Simple mathematical relationships underpin much of biology and ecology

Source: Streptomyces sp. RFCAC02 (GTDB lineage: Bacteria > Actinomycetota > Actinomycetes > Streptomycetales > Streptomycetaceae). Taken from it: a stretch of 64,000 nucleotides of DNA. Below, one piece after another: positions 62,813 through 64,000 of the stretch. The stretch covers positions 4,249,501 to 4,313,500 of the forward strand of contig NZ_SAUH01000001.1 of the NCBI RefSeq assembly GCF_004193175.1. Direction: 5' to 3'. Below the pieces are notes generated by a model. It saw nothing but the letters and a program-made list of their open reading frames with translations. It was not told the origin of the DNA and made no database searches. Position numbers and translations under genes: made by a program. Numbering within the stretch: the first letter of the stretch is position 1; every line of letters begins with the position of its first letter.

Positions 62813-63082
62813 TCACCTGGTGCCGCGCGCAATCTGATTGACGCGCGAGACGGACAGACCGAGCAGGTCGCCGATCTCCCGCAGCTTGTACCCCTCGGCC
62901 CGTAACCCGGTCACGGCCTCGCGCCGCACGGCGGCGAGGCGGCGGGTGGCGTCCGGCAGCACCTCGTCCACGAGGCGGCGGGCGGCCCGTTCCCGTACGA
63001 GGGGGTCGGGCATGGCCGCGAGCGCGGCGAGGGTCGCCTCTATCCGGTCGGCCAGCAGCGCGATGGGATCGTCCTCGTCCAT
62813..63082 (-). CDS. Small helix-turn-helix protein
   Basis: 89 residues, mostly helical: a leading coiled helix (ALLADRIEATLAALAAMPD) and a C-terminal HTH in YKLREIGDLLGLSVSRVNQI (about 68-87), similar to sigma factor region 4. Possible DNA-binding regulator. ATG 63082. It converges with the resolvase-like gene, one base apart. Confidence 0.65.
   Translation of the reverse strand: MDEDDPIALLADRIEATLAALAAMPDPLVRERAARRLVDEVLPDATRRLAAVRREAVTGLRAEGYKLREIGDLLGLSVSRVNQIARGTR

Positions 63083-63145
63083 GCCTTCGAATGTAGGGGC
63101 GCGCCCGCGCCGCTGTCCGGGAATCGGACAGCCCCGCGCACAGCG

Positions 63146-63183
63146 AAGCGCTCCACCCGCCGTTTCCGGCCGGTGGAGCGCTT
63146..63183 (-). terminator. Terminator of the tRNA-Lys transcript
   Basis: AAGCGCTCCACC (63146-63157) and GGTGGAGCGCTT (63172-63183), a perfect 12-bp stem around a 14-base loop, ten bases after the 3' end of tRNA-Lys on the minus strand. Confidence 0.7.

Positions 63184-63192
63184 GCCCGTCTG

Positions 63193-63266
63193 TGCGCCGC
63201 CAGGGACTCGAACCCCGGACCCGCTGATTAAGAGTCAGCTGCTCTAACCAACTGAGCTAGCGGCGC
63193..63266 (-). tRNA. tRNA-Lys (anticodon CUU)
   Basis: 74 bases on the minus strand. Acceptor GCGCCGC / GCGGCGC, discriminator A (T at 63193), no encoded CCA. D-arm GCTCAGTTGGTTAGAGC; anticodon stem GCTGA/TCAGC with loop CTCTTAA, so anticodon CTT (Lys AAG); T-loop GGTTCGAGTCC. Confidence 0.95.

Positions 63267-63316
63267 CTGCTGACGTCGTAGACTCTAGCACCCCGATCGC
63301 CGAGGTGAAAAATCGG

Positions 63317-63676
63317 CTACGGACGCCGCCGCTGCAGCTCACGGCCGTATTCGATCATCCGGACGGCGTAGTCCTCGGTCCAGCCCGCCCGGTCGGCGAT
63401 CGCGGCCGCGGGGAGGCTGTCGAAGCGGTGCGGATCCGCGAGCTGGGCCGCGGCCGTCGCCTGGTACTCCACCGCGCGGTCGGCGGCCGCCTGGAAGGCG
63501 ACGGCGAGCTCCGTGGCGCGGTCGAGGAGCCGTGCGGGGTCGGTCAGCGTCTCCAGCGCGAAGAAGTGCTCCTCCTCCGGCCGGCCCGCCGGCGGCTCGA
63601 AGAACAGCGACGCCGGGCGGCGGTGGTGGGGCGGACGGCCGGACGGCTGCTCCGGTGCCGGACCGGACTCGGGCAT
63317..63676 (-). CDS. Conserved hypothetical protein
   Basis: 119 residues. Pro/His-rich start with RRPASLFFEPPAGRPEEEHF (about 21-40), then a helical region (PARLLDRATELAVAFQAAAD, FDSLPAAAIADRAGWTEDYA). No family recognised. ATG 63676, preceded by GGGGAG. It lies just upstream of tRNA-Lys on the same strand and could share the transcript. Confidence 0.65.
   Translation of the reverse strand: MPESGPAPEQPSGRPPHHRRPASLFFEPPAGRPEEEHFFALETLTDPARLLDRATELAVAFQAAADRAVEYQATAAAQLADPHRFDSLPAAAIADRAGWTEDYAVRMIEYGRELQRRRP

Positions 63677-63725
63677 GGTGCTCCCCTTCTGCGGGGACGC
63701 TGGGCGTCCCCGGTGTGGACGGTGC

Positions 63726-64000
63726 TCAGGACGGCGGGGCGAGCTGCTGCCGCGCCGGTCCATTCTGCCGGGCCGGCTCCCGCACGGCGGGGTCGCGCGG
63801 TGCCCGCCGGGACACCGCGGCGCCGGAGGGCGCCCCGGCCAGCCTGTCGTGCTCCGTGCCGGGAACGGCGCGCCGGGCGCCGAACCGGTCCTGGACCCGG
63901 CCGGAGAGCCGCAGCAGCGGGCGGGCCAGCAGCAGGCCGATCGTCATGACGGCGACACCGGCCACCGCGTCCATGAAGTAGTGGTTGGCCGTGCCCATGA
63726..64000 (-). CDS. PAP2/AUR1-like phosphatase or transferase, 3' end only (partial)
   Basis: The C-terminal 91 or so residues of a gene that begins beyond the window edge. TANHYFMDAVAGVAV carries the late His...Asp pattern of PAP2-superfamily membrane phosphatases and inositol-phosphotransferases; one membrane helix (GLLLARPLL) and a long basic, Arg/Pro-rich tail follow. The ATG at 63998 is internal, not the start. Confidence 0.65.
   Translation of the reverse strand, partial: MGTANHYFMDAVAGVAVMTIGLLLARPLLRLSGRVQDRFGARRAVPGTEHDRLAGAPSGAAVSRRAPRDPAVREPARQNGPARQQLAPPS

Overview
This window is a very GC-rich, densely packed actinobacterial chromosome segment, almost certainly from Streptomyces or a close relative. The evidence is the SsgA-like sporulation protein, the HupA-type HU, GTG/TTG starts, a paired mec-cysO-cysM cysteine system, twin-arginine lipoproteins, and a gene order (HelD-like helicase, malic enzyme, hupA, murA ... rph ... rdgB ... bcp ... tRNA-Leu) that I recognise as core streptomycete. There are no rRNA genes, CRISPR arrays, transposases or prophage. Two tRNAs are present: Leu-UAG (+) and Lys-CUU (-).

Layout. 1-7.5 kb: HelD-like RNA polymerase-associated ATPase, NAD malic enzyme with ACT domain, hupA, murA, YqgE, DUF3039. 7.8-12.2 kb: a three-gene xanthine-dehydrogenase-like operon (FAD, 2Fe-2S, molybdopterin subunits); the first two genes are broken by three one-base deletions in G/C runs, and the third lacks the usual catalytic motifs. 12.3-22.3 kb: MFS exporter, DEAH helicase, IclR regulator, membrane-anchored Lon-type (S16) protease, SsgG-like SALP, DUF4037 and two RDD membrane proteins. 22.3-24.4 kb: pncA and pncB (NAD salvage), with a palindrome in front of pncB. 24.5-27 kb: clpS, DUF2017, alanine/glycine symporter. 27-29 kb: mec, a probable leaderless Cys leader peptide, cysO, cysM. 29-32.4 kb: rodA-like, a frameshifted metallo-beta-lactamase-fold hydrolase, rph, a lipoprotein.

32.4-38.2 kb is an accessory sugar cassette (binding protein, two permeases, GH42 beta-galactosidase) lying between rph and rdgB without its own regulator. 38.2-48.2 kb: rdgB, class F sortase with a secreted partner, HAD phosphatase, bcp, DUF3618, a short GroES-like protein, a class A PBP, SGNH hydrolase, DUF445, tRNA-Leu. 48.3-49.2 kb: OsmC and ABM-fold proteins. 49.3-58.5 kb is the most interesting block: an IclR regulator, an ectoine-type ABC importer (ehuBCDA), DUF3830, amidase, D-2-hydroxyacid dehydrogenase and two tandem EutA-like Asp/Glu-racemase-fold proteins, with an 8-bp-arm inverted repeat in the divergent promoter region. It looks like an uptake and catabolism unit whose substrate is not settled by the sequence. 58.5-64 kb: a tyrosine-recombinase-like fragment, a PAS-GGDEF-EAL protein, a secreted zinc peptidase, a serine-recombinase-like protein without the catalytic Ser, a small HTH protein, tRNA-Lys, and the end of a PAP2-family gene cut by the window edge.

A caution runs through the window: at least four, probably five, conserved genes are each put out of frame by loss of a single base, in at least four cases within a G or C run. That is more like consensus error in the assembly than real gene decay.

A mouse lives just a few years, while an elephant can make it to age 70. In a sense, however, both animals fit in the same amount of life experience. In its brief life, a mouse squeezes in, on average, as many heartbeats and breaths as an elephant does. Compared with those of an elephant, many aspects of a mouse's life—such as the rate at which its cells burn energy, the speed at which its muscles twitch, its gestation time, and the age at which it reaches maturity—are sped up by the same factor as its life span is. It's as if in designing a mouse, someone had simply pressed the fast-forward button on an elephant's life. This pattern relating life's speed to its length also holds for a sparrow, a gazelle, and a person—virtually any of the birds and mammals, in fact. Small animals live fast and die young, while big animals plod through much longer lives.
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